Victorian Bupa strike makes history

Bupa nurses in Victoria have won a better deal and highlighted staffing problems at nursing homes by going on strike for the first time ever.

Unprecedented strike action by Bupa Aged Care nurses and carers in Victoria has delivered a wage increase of 11.25 per cent over three years under a new enterprise agreement (EA).

The first wage rise is back-paid from 1 August 2017 and the EA includes significant improvements to entitlements and workload management processes.

The EA comes with a signed agreement that the first wage increase in the next EA will be from 1 July 2021.

Bupa’s original offer was 2.1 per cent in a one-year agreement with no other changes.

Staff negotiated with Bupa for more than 14 months after rejecting the original offer.

More than 1000 nurses and carers took part in the protected industrial action across Bupa’s 26 Victorian nursing homes.

The union gave Bupa management the required five days’ notice to make arrangements for the care
of residents.

Lisa Fitzpatrick, secretary of the Victorian branch of the Australian Nursing and Midwifery Federation (ANMF) called it the most serious industrial action ever to occur in the private aged care sector in Victoria.

Staff took 37 days of action, including three days of strike action for an entire morning or afternoon shift.

They held stop work and community rallies across the state with a 400-strong rally outside Bupa’s Melbourne corporate headquarters.

ANMF members wore the union’s red ‘Value Recognise Reward’ campaign t-shirts, handed out campaign materials to residents, relatives and the public and spoke to the media.

Still seeking better staffing levels

Lisa Fitzpatrick said Bupa’s initial offer would have kept its nurses’ and carers’ wages in the bottom 10 per cent of aged care facilities.

She said that while the union was pleased with the outcome for wages and entitlements, it would continue to seek better staffing levels of registered nurses, enrolled nurses and personal care workers every shift to improve resident care.

“Aged care nurses and carers striking for the very first time is evidence something is deeply wrong with the aged care system and the way employers choose to roster staff,’ she said.

“Residents have increasingly complex nursing needs, but there are fewer nurses. Safe staffing is not supported by the aged care law, the aged care assessment audits, the Aged Care Complaints Commissioner or workplace laws.

“Members are telling us what they have told their managers. They are seriously concerned for their residents because they are understaffed, working short and going home worried about the care that was missed.”

The ANMF advocates enforced minimum nursing levels in the federal Aged Care Act 1997.

The Act only requires nursing homes to “maintain an adequate number of appropriately skilled staff to ensure that the care needs of care recipients are met”. ‘Adequate’ is not defined in the legislation and is not enforceable.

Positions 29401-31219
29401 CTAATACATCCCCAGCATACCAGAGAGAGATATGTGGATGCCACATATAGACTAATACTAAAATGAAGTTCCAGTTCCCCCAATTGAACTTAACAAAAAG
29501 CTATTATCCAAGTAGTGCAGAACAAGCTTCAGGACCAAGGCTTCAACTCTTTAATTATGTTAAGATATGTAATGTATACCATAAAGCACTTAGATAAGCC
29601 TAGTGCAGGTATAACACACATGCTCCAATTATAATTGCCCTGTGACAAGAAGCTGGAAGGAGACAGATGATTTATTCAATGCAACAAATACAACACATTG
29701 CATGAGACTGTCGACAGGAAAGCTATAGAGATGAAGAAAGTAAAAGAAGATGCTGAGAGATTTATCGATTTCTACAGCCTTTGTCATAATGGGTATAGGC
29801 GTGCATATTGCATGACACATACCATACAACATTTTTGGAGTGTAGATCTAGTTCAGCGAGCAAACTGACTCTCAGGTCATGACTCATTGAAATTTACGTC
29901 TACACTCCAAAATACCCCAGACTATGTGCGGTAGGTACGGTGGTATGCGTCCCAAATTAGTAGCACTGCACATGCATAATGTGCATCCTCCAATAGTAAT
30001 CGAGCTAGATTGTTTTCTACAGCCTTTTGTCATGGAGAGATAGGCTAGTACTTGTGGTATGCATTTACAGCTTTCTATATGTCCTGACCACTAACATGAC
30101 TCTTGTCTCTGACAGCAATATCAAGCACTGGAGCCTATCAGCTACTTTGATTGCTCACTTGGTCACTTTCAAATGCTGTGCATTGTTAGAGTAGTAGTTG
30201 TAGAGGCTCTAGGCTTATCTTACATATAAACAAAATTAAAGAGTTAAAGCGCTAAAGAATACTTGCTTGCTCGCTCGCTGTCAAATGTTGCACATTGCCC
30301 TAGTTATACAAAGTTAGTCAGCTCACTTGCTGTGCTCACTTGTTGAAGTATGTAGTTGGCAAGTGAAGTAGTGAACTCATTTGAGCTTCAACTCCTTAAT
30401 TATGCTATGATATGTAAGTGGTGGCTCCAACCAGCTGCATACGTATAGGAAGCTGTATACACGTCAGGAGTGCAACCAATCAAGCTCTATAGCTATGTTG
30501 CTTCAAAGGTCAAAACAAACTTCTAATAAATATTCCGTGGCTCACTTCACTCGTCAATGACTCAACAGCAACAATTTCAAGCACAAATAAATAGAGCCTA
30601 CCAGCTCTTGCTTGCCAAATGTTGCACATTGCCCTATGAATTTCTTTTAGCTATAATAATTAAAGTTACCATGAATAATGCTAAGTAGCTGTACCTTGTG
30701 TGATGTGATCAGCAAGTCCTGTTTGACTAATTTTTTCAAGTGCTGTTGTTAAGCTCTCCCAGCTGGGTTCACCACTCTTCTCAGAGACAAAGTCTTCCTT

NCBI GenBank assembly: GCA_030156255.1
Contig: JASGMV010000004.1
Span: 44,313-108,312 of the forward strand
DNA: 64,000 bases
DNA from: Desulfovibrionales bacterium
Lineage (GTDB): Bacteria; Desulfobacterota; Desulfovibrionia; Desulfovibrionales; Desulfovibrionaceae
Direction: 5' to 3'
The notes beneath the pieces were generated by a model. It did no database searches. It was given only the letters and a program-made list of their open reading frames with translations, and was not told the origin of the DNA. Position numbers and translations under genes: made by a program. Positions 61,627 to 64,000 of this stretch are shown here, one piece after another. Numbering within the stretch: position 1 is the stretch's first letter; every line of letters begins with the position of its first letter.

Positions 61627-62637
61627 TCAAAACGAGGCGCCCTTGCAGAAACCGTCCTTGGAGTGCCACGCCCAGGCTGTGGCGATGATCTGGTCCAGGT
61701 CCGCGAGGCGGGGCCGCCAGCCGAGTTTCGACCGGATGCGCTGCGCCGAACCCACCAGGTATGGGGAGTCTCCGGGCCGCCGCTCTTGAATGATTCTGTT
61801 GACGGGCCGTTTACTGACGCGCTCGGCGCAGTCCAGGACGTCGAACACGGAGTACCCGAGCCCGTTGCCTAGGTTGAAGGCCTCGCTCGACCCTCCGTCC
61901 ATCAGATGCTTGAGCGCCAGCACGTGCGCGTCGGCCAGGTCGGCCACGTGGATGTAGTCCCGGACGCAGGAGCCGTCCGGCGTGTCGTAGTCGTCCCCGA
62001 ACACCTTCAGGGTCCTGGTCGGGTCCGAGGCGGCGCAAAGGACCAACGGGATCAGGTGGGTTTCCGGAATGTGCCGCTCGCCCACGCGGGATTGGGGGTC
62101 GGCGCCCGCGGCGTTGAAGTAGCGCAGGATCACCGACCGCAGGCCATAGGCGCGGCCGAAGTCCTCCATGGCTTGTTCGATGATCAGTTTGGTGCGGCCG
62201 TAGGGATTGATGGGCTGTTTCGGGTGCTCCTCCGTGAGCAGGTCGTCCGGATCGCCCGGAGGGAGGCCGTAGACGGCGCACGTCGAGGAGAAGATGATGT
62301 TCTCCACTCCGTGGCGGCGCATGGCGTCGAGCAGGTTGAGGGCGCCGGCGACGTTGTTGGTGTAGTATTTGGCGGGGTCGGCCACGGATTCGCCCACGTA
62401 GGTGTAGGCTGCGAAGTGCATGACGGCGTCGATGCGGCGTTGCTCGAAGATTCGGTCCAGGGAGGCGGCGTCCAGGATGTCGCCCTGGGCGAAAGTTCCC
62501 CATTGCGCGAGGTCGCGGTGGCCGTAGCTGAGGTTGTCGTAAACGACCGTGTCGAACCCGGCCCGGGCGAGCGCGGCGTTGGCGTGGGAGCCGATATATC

ANMF Victorian Assistant Secretary Paul Gilbert said Bupa nurses and carers had shone a spotlight on aged care staffing numbers and had prompted people to ask “what is a safe number of nurses and carers to look after our elderly loved ones?”

“Their action has set a new precedent for engagement in the aged care sector and sent a strong message to private aged care employers still to negotiate agreements,” he said. 

 

NSW Bupa EA campaign continues

Nurses working for Bupa in NSW have told the NSWNMA that the situation in their workplaces is serious.

Nurses say they are working harder and harder to provide the level of care residents and families pay for and expect.       

During visits to Bupa facilities across NSW over the past month, nurses have told the NSWNMA that:

  • Absences are not replaced
  • There is an exodus of nurses from many facilities
  • Shifts are too short without the opportunity to increase hours
  • Level of responsibility and workloads are unrealistic

Bupa does not pay as much as other aged care employers

Nurses say Bupa can’t attract new staff in many of its facilities in NSW.  This, on top of nurses leaving, has compounded the understaffing.

NSWNMA Members say:
Bupa must take action now to address staffing and workloads!

Members identify plenty of solutions to the situation at Bupa, including:

  • a pay increase to bring Bupa in line with its competitors;
  • an effective process to fix staffing;
  • improved medication processes and an AIN medication allowance;
  • rostered time to complete e-learning.

Join Your Campaign

NSWNMA members are getting involved to make life better at Bupa.  Nurses are pressuring Bupa to do the right thing and to start to take steps for a positive change.  Bupa can’t afford to let things get worse! 

What you can do to help:

  • Encourage your colleagues to join the NSWNMA. 
  • Like our Bupa Aged Care Nurses Facebook page.
  • Want to get involved? Contact Alfredo at the Association.